(Excerpted from Oregon Live, April 21, 2015)
Elementary school teacher Linda McLean sat at her desk on a calm blue-sky Friday afternoon nearly two years ago when she heard the clatter of what sounded like a falling ladder, followed by running feet.
A man dressed in a black hoodie and goggles suddenly burst through her classroom door. He leveled a pistol at McLean’s face and pulled the trigger. The terrified teacher heard gunfire, smelled smoke, felt her heart racing, she says.
“You’re dead,” the gunman said, and stalked out of her room.
But McLean was alive. The hooded man’s gun was loaded with blanks, part of a surprise “active shooter” drill at Pine Eagle School District No. 61, a charter school in the tiny eastern Oregon town of Halfway. The gun-toting man was Shawn Thatcher, the school district’s safety officer.
McLean was a casualty of what she now describes in a federal lawsuit as a harebrained drill in the middle of an in-service day – April 26, 2013 – that has left her with post-traumatic stress disorder….
The drill at Pine Eagle School District caught staffers at the school off guard, McLean’s lawsuit alleges.
Members of the district’s Safety Committee notified the Baker County Sheriff’s Office and its 911 dispatch center in advance of the drill so that they wouldn’t respond to an emergency at the school in case any of the school staff called.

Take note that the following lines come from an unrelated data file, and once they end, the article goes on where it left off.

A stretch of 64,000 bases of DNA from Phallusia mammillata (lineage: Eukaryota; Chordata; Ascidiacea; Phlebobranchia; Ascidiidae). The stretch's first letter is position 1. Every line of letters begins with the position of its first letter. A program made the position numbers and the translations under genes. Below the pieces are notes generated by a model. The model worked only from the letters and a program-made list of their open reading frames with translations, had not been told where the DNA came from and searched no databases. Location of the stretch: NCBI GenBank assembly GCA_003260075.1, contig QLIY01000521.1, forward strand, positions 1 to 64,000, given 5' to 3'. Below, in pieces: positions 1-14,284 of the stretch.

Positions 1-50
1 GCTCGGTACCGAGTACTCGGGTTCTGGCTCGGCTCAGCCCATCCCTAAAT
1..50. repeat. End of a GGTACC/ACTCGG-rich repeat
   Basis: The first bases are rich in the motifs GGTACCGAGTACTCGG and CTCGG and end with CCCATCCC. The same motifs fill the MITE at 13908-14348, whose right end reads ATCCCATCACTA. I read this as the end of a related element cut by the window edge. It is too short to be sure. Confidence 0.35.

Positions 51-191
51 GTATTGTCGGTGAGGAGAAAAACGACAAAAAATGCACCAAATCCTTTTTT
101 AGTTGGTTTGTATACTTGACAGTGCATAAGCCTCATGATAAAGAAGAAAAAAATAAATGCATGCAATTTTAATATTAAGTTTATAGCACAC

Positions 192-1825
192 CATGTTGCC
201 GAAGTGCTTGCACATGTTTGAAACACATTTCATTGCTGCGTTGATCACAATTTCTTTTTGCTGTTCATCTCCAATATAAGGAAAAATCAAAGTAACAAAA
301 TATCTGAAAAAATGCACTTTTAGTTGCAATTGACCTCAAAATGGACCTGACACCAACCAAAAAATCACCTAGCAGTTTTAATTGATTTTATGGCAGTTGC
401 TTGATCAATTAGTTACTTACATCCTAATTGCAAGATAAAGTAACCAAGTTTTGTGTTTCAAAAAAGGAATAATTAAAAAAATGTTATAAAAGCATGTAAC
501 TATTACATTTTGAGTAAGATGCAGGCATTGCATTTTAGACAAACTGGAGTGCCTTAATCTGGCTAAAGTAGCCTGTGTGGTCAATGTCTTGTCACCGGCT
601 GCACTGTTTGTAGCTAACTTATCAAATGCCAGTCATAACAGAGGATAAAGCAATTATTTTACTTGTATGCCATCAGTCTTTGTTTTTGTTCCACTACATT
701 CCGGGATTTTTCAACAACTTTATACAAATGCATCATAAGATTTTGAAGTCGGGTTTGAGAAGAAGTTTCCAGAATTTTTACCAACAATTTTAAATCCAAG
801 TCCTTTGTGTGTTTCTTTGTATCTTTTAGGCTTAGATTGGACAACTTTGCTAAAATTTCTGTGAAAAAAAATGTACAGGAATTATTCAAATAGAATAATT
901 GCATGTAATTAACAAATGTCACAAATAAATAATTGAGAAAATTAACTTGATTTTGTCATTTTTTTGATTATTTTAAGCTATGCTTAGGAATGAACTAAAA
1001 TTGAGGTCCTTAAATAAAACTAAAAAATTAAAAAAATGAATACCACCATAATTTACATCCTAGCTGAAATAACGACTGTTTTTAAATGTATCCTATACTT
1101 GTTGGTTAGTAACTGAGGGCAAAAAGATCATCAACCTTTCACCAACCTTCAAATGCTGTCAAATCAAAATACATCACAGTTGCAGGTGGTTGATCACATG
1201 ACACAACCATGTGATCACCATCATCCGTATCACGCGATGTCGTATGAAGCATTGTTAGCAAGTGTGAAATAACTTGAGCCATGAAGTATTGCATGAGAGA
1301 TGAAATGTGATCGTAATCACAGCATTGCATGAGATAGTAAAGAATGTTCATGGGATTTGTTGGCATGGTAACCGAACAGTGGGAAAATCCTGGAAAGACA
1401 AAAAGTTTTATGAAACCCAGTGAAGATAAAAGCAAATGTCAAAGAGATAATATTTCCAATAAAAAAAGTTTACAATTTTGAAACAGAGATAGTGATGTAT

The sheriff’s office also reviewed concealed-carry permits ahead of the drill to ensure that no teachers would fire back at Thatcher and school board member John Minarich, who also was armed and similarly attired.
Minarich was described in court papers as the principal and president of Alpine Alarm.
Thatcher and Minarich are accused of storming into several schoolrooms that day pointing their weapons at surprised teachers, firing blanks, and declaring them dead.
“Panic ensued,” according to McLean’s lawsuit. One teacher wet her pants. Another teacher tried to keep Minarich from entering his room and scuffled with the school board member, leaving the teacher’s arm injured. Some teachers fell down trying to hide.
“McLean could not figure out what was going on,” the complaint alleges. “She felt very confused. Her heart was racing. She walked out of the classroom and saw a pistol lying on the ground. … She wondered if she was really shot and was going to die.”
For an instant, McLean alleges, she thought perhaps it was OK to die. Then she thought about her daughter, who was pregnant, and grew angry that she wouldn’t be around to help with the new baby.
“She looked at the pistol and wondered if she was supposed to pick it up and shoot someone,” the lawsuit alleges….
— Bryan Denson